Let the light shine in

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Eye from Albany
ESR January2002 column

Let the light shine in
by Paul M. Bray

An emerging trend worthy our attention is the growing transparency of business. It can be a force for much greater corporate environmental and social performance.

The notion of corporate transparency runs against the grain. Secrecy and confidentiality have been the order of the day for competitive businesses. Corporations invest huge amounts of money in corporate intelligence activities or monitoring their competitor’s and, as they did in the tobacco industry, covering up negative product or other societal impacts.

Times are changing for businesses. In the post-Bhopal world, the public or those advancing the “public interest” are increasing demanding the right to know what business is doing. As a result we have disclosure laws like the Toxic Release Inventory (“TRI”).

Laws are not the only source of pressure on businesses to report on their environmental and social performance. The Global Reporting Initiative with guidelines published on the web is one of a growing number of public reporting protocols that has corporate managers complaining of “survey fatigue”.

Pressure is coming from public interest groups, local and national governments and shareholders. States like Connecticut encourage business reporting by offering regulatory incentives. Financial reporting firms like Innovest and the Investor Responsibility Research Center are telling the investment community that there is a real link between good environmental and stock market performance.

Initially, the larger corporations like Ford feel compelled to do public reporting and they spread the compulsion down the food chain to their suppliers.

Technology is also a driving force for greater corporate transparency. Albany NanoTech located at the University at Albany is the vanguard of efforts to allow the commercialization of advanced sensor-on-a-chip systems that will allow, for example, cost effective monitoring of ground water quality. It would replace costly manual water sampling with real time chemical analysis of all wells.

A New York Times article pointed out the focus on air pollution “…is on what people are actually breathe-walking around, working, exercising, living their lives-rather than on what is measured on high-rise rooftops”. We aren’t far from the day when we may wear a button that can be downloaded each day with a record of the pollutants to which we were exposed. Needless to say businesses are going to have to be much more careful about what they put out into the environment.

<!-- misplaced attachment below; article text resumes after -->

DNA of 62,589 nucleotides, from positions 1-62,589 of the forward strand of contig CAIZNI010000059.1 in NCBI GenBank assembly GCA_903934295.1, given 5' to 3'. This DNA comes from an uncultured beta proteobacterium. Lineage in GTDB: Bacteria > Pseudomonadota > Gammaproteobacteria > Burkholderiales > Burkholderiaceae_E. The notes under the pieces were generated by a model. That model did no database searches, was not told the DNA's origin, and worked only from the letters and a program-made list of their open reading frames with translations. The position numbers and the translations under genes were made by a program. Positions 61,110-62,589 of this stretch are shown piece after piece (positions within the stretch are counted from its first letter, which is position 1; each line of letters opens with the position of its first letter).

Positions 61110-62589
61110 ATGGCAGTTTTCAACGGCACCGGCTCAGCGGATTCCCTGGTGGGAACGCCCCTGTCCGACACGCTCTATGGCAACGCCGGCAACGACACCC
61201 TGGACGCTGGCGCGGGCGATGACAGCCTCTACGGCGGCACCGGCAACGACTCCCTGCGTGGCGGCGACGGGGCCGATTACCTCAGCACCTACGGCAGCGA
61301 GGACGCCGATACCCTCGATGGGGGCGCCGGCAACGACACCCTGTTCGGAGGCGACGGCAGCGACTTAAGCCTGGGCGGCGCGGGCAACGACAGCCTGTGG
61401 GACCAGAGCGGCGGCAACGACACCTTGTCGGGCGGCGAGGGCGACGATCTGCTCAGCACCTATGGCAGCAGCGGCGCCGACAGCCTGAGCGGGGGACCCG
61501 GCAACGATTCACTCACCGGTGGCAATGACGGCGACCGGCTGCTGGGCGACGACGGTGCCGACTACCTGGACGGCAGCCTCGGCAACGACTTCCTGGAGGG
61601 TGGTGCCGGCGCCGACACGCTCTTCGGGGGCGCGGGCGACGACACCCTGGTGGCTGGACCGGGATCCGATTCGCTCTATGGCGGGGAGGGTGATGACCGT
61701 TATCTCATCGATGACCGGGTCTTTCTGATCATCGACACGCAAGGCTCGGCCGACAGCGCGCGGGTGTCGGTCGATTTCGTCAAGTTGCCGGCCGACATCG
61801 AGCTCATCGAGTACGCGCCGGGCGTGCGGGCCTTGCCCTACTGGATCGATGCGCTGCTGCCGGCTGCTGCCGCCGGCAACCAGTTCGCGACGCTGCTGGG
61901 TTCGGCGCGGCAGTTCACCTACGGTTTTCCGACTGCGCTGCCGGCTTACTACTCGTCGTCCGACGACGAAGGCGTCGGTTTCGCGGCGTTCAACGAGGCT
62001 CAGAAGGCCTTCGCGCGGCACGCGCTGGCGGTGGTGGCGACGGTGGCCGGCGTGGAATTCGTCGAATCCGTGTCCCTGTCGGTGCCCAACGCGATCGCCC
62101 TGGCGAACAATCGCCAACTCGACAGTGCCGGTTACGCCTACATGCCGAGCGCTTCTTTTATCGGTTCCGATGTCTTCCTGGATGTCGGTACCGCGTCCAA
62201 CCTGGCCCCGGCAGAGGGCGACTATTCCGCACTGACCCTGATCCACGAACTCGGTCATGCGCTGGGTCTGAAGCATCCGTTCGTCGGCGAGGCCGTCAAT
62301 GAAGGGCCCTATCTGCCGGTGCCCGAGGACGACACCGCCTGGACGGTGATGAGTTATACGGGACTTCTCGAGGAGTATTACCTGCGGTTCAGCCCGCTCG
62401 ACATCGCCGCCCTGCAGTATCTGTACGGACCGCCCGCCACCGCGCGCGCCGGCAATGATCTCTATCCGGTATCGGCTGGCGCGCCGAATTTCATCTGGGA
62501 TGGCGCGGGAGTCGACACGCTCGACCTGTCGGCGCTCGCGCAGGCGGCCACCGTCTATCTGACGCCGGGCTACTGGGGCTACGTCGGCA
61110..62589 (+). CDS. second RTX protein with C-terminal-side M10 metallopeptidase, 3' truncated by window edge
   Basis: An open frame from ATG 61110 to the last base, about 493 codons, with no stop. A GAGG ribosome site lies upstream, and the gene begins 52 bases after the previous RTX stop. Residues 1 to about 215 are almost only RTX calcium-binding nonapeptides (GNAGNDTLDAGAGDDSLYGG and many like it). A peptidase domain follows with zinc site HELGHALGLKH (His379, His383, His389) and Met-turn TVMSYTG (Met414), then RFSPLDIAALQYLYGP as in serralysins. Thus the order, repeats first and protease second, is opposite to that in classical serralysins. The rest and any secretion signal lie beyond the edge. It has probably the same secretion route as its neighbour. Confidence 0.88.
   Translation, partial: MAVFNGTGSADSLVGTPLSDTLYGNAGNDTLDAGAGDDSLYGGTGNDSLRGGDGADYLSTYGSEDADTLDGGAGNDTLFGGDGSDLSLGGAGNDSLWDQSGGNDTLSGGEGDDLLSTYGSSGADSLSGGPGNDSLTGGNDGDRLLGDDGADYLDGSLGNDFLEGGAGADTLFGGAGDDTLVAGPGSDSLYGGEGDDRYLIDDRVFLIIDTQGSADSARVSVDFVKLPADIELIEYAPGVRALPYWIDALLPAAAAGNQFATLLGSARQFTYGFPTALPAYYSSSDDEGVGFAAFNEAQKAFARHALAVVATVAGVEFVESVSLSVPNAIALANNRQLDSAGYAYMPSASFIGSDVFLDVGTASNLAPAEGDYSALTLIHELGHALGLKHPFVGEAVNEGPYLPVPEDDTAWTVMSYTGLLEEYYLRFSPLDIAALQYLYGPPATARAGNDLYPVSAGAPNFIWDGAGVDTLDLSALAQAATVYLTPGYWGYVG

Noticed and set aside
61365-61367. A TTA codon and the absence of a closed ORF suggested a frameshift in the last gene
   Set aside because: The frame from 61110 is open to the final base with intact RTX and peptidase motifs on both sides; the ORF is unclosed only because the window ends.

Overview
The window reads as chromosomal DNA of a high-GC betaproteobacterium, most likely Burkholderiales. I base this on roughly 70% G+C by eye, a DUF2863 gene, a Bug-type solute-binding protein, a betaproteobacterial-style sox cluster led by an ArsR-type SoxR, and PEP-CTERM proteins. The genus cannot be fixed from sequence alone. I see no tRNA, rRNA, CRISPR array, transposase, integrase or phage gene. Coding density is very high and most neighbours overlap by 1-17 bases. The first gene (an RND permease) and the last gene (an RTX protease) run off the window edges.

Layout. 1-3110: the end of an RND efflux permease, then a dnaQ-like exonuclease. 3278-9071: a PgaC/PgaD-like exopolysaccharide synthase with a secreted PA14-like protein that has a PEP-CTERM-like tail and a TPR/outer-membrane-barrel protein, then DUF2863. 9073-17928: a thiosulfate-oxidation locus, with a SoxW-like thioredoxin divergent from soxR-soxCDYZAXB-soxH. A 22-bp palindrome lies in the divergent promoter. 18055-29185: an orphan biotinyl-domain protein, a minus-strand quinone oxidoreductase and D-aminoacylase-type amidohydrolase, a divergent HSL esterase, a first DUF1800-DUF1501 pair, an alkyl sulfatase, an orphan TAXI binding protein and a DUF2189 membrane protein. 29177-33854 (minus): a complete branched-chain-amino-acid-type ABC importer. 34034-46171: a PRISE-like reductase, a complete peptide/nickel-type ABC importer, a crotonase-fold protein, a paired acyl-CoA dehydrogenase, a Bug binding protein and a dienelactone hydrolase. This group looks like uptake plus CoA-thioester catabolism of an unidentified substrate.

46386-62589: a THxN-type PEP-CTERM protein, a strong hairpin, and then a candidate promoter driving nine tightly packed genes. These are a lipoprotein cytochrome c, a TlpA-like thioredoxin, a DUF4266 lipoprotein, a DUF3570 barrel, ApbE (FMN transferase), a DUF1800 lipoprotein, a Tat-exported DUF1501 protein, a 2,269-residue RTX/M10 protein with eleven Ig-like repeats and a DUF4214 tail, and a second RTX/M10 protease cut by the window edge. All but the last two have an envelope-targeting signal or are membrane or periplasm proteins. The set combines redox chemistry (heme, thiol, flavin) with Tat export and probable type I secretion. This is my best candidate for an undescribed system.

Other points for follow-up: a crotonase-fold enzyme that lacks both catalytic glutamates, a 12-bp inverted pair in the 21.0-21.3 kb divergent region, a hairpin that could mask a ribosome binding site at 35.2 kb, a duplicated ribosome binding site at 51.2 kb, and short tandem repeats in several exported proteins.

Consumers are also beginning to demand to know more about the company behind the product including how the product is manufactured. Questions are being asked about factory conditions in off shore factories. An internet company, Viatru, is providing “visible commerce” to enable customers to identify products made in a sustainable way. Customers can find on www.responsibleshopper.org website rating of corporations regarding workplace, environment and disclosure.

Business transparency works for the corporation as well as the public. Reputation is often a businesses’ most valued asset and it is built on trust. Transparency is a building block for that trust.

Yet, despite all these drivers and rationales for business transparency, we have a long way to go to reach a transparent business utopia. Disclosure or reporting itself can be a cover up when it is wrapped in a flood of technical information or comes with glossy photographs of the corporation’s latest effort to save a cute little critter. Corporate reports are not always easily intelligible by the public at large let alone to public decision makers.

There is still much resistance on the part of corporate managers to openness. The knee jerk corporate response is to retreat to secrecy whenever the light of possible exposure falls and there is too often a disconnect between what is reported and internal business processes.

Business transparency does not appear to be very advanced in New York State. This can be attributable in part to the drag of the past deeds like the many hazardous waste sites and perhaps other liabilities that have yet to be settled. Here the priority for many businesses is to contain their liability and public exposure is clearly of no help in this regard.

Yet, in going forward transparency and all that goes with like better environmental and social performance are critical to the State’s future economic competitiveness. From this perspective it makes allot of sense for the public sector to fashion both carrots and sticks to foster business transparency.

The Toxic Reporting Initiative was a Congressional stick that most acknowledge had a significant effect of toxic pollution prevention. New York should build on this kind of reporting requirement to have, for example, a required material accounting process found in New Jersey.

Even more valuable would be efforts by the State through incentives for disclosure and setting measures for corporate environmental performance and sustainability that will let the consumer make intelligent choices. The public and private sectors in New York need to make the change from looking back to going forward. When we see more indications of business transparency in New York, we will know we are on the way forward to a healthier and cleaner State.

Paul M. Bray is President of P.M.Bray LLC, a planning and environmental law firm in Albany. His e-mail address is pmbray@aol.com.